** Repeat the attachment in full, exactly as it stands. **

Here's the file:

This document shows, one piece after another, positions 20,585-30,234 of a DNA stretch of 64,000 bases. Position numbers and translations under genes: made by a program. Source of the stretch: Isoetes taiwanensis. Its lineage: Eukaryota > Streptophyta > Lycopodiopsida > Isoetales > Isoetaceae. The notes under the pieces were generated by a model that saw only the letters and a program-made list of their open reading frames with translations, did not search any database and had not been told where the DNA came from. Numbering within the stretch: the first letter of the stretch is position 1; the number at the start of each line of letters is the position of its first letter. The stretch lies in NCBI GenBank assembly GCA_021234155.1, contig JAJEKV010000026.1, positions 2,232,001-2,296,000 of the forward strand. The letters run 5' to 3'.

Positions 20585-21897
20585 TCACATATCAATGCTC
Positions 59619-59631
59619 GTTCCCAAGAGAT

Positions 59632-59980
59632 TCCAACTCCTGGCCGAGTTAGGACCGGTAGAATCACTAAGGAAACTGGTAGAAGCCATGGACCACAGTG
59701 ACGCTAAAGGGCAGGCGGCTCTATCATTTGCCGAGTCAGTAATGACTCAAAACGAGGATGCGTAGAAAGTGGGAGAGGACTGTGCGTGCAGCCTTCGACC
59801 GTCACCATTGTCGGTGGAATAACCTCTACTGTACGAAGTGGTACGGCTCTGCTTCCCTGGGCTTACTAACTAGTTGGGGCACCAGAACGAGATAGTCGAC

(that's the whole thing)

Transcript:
This document shows, one piece after another, positions 20,585-30,234 of a DNA stretch of 64,000 bases. Position numbers and translations under genes: made by a program. Source of the stretch: Isoetes taiwanensis. Its lineage: Eukaryota > Streptophyta > Lycopodiopsida > Isoetales > Isoetaceae. The notes under the pieces were generated by a model that saw only the letters and a program-made list of their open reading frames with translations, did not search any database and had not been told where the DNA came from. Numbering within the stretch: the first letter of the stretch is position 1; the number at the start of each line of letters is the position of its first letter. The stretch lies in NCBI GenBank assembly GCA_021234155.1, contig JAJEKV010000026.1, positions 2,232,001-2,296,000 of the forward strand. The letters run 5' to 3'.

Positions 20585-21897
20585 TCACATATCAATGCTC
Positions 59619-59631
59619 GTTCCCAAGAGAT

Positions 59632-59980
59632 TCCAACTCCTGGCCGAGTTAGGACCGGTAGAATCACTAAGGAAACTGGTAGAAGCCATGGACCACAGTG
59701 ACGCTAAAGGGCAGGCGGCTCTATCATTTGCCGAGTCAGTAATGACTCAAAACGAGGATGCGTAGAAAGTGGGAGAGGACTGTGCGTGCAGCCTTCGACC
59801 GTCACCATTGTCGGTGGAATAACCTCTACTGTACGAAGTGGTACGGCTCTGCTTCCCTGGGCTTACTAACTAGTTGGGGCACCAGAACGAGATAGTCGAC